As far as the rest of our sleepy time ritual it varies from evening to evening and whether or not our kids decide to interrupt our quest for sleep or not. However on a perfect night I like to soak in a detoxifying bath while sipping on my chamomile steamer and Todd sits in our bedroom and softly strums his favorite songs on the guitar. Meanwhile, I diffuse our favorite relaxing essential oils like Hinoki or Peace & Calming. Sometimes if a day has been really stressful and we aren’t able to wind ourselves down we go back to my bag of tricks for the moon dust or a sleep bomb, but usually the simple act of setting the intention of a relaxing evening and a restful night’s sleep is enough. 

What about you? Do you have trouble sleeping or have you found ways to create a ritual for yourself at night to wind down? 

5.0 from 1 reviews
Chamomile Steamer
Author: 
Prep time: 
Cook time: 
Total time: 
Serves: 1
 
Can't find fresh chamomile at your farmer's market? Don't worry, you can purchase dried organic chamomile blossoms online simply substitute 2 tablespoons dried flowers for every 4 tablespoons fresh.
Ingredients
  • ¼ cup fresh chamomile buds
  • ¾ cup cashew milk, heated to just below boiling
  • chamomile and citrus simple syrup, agave or honey to sweeten, if desired
Instructions
  1. Place the fresh chamomile into a French press pour the warmed cashew milk over the top, place the plunger unit on top of the pot turning the lid to close off the pour spout opening and allow the buds to steep for 4 minutes.
  2. Hold the pot handle firmly with the spout turned away from you, then using just the weight of your hand, apply slight pressure on top of the knob to lower the plunger straight down into the pot, then quickly pull back up repeating this process aerating the cashew milk which will create the foam.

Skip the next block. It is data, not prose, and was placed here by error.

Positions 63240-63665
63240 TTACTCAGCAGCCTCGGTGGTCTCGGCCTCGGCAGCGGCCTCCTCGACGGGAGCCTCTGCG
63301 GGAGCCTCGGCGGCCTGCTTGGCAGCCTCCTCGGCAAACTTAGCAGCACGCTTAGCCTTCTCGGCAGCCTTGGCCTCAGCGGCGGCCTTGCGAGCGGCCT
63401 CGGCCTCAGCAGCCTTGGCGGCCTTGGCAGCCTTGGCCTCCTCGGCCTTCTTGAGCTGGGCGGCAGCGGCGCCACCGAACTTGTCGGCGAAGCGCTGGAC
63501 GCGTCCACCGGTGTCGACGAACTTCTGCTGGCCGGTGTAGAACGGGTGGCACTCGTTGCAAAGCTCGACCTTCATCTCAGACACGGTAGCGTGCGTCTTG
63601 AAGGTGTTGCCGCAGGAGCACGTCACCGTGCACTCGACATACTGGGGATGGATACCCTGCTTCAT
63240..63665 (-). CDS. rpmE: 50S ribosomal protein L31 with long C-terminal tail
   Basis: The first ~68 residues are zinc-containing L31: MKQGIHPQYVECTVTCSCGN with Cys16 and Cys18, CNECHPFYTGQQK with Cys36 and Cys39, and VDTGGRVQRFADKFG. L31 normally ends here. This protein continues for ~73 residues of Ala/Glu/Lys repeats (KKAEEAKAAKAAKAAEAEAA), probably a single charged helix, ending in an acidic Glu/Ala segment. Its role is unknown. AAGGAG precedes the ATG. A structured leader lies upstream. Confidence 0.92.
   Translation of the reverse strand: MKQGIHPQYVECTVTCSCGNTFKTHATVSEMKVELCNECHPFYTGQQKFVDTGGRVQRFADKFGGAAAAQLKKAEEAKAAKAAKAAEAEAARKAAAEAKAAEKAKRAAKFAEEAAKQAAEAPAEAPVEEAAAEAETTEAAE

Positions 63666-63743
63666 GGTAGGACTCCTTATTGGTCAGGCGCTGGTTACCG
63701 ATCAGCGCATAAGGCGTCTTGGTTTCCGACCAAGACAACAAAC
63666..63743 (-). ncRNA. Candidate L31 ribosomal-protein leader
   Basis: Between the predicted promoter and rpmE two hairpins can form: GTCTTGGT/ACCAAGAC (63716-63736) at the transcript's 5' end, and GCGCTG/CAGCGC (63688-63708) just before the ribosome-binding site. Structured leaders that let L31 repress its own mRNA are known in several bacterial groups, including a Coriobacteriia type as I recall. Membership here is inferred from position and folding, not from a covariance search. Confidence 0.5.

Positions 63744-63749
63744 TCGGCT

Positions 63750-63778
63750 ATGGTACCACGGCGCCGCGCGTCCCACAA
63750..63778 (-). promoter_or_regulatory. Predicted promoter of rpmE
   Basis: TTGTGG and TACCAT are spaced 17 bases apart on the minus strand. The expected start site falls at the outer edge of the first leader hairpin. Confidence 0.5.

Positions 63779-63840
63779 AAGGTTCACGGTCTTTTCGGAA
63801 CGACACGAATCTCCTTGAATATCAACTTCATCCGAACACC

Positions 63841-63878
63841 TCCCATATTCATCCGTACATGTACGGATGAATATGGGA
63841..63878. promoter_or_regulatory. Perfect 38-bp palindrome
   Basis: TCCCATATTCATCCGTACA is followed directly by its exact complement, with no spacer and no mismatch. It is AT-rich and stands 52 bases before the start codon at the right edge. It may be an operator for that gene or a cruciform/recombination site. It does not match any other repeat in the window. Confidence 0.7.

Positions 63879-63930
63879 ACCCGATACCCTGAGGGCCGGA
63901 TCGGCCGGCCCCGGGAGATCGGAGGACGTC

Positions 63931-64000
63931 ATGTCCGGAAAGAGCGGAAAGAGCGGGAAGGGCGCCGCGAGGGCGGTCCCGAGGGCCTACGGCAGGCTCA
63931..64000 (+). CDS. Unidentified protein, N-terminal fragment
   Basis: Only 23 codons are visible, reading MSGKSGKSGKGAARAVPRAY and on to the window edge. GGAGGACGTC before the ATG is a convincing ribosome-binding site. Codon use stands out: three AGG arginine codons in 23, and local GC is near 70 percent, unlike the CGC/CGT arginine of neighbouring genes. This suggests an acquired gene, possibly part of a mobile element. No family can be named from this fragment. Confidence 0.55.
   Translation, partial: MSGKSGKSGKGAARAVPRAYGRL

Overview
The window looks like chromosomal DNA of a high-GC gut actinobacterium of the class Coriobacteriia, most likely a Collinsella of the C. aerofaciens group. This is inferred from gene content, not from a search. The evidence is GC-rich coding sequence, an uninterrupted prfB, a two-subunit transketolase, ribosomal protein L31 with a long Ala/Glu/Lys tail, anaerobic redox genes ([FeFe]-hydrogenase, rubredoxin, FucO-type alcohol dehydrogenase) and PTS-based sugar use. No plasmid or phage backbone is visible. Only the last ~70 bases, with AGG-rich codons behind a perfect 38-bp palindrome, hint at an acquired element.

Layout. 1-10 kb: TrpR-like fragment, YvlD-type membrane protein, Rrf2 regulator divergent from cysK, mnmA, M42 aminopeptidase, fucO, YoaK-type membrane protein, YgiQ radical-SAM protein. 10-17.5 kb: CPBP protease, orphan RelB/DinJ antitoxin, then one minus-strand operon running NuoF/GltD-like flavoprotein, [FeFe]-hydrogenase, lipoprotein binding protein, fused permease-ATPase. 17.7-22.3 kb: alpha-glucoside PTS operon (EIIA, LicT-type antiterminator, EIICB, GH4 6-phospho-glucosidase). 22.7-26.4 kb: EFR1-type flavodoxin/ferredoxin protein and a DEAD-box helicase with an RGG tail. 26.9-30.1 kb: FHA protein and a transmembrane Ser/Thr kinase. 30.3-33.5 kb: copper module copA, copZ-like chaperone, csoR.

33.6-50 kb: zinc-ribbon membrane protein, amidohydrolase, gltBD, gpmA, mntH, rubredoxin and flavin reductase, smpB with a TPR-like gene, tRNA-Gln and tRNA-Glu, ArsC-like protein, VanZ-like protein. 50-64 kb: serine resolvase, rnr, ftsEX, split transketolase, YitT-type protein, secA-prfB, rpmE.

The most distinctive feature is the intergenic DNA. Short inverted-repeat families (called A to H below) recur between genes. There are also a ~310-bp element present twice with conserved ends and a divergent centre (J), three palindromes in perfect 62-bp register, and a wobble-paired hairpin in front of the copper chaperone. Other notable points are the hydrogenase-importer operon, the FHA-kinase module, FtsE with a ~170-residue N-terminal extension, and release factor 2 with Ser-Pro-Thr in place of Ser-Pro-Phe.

3. Once the milk is frothed to your liking, push the plunger all the way down to separate the frothed milk from the flowers and pour to serve. Add sweetener if desired.
 

 

 

Comments

  1. B

    Thanks for the recipe. I didn’t have much chamomile so I did 1 Tbsp to 12 oz and the flavor was still strong. As an alternate prep that does not require a French press, heat the milk in a pot over the stove on medium and whisk rapidly until the milk begins to steam (3 to 4 minutes), and you get plenty of foamy goodness. The trick is to make sure the pot is not too full. For the recipe, I added the fresh flowers directly to the pot, whisked until steaming and then strained them out as I poured the milk into a mug, and then spooned on the foam. I added a dash of simple syrup, as suggested. Fragrant and yummy!

Leave a Reply

Your email address will not be published. Required fields are marked *

Rate this recipe:  

POPULAR POSTS

SPONSORS

ABOUT MEG

Meg van der Kruik is the writer, mother, photographer, designer, cook and creative spirit behind This Mess is Ours. After her infant son was diagnosed with a gluten allergy, she dedicated herself to learning to make meals the whole family would love. It’s a bit of a mess – cooking for a vegetarian and three meat-eaters with a range of gluten + dairy sensitivities, but she manages to bring them together every night around their little family table.